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The Impossible Return, A Note To Travis Hafner and a Hot Dog Fantasy

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 The Impossible Return, A Note To Travis Hafner and a Hot Dog Fantasy
Jamie Squire/Getty Images

Yesterday was the nine-year anniversary of The Impossible Return. If you don't remember, it was the game the Indians battled back from a 14-2 deficit in seventh inning to defeat the Seattle Mariners miraculously, 15-14.

I spent some time on a website that allows you to listen to the play-by-play from Tom Hamilton and Mike Hegan for all the key plays of the comeback. It was exciting to reminisce on such an amazing moment in Tribe history, yet at the same time sad to hear the roar of the crowd that no longer exists at the corner of Ontario and Carnegie. The events that occurred between 1994-2001 made me not only believe that anything truly could happen at the ballpark, but actually come to expect it.

I just realized how long it has been since Tribe fans expected late-inning magic during the summer, and quite frankly, I really miss it.

Back to the game in 2001, now it was certainly one of best comebacks and finishes in Cleveland sports history, but it will be forever marred by one of the worst botched celebrations in baseball history. Eddie Taubensee, WHAT WERE YOU THINKING.

If you don't remember, Kenny Lofton scored the winning run on Jolbert Cabrera's single, was subsequently greeted at homeplate by the journeyman catcher Taubensee. Lofton leaped into Taubensee's arms much like a quarterback would to his center after a touchdown pass. So far so good.

Inexplicably, Taubensee throws the star center fielder over his shoulder as if he were Santa Claus and Lofton was a sack of toys. Grabbing him around the thighs sending Lofton's torso plummeting groundward and his feet pointing at the sky. Worst of all - his head uncomfortably close to Taubensee's hindquarters.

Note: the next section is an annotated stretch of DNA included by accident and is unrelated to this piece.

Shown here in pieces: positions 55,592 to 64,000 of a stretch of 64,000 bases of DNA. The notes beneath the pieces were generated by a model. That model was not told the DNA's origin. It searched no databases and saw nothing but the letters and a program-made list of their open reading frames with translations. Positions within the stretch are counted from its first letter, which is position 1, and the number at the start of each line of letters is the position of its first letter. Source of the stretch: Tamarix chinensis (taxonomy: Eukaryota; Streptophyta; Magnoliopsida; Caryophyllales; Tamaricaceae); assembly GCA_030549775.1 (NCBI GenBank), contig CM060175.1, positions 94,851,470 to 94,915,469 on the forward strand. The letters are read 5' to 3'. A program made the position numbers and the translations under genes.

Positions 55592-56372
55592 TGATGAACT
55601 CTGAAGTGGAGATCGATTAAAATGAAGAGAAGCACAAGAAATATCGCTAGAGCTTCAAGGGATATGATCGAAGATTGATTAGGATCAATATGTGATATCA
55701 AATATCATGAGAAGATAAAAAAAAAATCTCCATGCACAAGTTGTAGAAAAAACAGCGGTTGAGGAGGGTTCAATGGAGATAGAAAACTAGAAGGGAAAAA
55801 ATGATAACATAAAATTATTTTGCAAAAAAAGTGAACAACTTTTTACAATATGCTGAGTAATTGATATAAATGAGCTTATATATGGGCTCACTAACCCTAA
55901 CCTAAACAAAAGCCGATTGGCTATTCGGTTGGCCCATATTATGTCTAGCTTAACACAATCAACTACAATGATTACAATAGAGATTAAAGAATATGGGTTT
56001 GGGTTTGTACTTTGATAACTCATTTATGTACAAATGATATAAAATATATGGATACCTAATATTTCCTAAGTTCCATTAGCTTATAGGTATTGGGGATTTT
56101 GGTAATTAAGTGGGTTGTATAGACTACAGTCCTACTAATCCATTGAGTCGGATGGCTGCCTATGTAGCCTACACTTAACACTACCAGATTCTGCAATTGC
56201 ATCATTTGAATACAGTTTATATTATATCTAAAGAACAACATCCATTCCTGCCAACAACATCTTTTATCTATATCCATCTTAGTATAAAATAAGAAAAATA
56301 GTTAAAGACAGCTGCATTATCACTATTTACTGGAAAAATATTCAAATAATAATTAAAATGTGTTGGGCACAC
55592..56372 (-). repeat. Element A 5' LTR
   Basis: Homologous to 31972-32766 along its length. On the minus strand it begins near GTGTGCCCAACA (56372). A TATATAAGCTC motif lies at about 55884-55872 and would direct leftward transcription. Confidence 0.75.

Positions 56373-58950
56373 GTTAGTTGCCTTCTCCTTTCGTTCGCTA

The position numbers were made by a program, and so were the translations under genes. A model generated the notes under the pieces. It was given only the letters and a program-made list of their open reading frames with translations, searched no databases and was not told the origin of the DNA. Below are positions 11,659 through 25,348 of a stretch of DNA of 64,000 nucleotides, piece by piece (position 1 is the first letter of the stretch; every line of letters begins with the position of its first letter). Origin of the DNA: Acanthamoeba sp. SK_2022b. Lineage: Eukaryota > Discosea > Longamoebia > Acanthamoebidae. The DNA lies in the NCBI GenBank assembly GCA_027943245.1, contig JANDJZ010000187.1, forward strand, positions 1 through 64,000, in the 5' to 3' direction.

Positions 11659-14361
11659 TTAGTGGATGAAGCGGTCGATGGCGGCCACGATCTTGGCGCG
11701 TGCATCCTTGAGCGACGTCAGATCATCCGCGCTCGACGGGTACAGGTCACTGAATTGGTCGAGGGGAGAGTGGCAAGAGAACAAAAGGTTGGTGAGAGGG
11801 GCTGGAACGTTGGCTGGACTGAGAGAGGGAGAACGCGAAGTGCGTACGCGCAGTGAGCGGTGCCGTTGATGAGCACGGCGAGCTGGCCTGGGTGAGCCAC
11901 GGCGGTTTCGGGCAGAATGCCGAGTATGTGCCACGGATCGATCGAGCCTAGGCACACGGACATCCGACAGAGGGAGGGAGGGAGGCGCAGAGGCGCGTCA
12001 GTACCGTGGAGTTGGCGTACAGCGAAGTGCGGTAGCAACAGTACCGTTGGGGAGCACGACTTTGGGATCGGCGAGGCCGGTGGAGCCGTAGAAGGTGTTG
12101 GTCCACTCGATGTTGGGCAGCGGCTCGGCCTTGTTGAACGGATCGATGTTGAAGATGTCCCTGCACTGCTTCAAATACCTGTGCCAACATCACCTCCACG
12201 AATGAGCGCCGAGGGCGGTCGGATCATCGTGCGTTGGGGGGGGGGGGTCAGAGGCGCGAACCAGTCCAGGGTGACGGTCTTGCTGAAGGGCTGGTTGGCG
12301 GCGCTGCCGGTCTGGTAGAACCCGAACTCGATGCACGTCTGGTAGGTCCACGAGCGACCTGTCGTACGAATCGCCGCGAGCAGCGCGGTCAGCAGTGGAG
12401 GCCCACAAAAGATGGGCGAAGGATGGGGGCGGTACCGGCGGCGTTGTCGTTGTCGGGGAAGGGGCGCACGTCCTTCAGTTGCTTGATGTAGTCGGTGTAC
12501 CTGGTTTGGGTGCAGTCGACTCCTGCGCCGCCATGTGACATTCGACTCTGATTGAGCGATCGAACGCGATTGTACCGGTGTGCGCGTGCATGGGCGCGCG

The unforgivable gaffe can be seen here.

One wonders just how long Taubensee toted Kenny around in this awkward manner. Did he head to the clubhouse and proceed toward the showers before Lofton finally hollered, "Hey you journeyman catcher who's name escapes me, PUT ME DOWN!"

Now I'd like to just address Travis Hafner. There is something I've been meaning to say to the Tribe "slugger" that I believe he needs to hear.

Hey Tonka, or Pronkster, whatever they call you. Here's the deal. I know there was a time when you could hit the stuffings out of the ball, but if I can be brutally honest here, watching you these last few years has been nothing short of excruciating.

Now I don't blame you for the ridiculous contract the Indians gave you in 2007, only a fool would walk away form that kind of money. But bro, this ball club has paid you tens of millions of dollars to produce Wil Cordero numbers. I realize you are still owed $13 million in each of the next two seasons. But this team is in full rebuild mode, and basically man, you are killing them.

We all know you aren't in the future plans, but at that kind of cash, they are forced to play you. Can't you just cut the Dolans a break and ask for a buyout and become one of the biggest heroes of recent Cleveland sports history? I mean you would become the anti-LeBron! Some other team will sign you for significantly less money, but you will still be getting paid seven figures to play a kid's game. So everybody wins right?

I'm not expecting you to make any rash decisions over night, but just consider it huh? And sometime before now and Spring Training '11.

Finally,

I'm not going to get into how or why, but I end up at Progressive Field for a majority of Tribe games. Anyone who has attended a game should be familiar with the Hot Dog mascots, One is ketchup, one is mustard and the third, onion. They are famous for running the Hot Dog Derby after the fifth inning.

When they aren't racing each other on the field, the Hot Dogs make their way through the concourse, high-fiving adult fans, hugging the younger fans and stopping for countless pictures.

During the last homestand I saw them doing their thing and had what I believe to be a brilliant idea. I pitched it to my buddy of mine, who is known for doing crazy things in public, and needless to say, it may happen someday.

It goes like this. My buddy will see one of the Hot Dogs walking towards him, expecting to exchange the usual high five. Intead said buddy engages the unsuspecting mascot in a bear-hug a la Bill Murray in this clip from Groundhog Day and utters the same phrase into the Hot Dog's ear as Murray did to Ned Ryerson, "I don't know where you're headed, but can you call in sick?"

Are you telling me that would NOT be one of the top five funniest ballpark moments ever?

I thought so.

 

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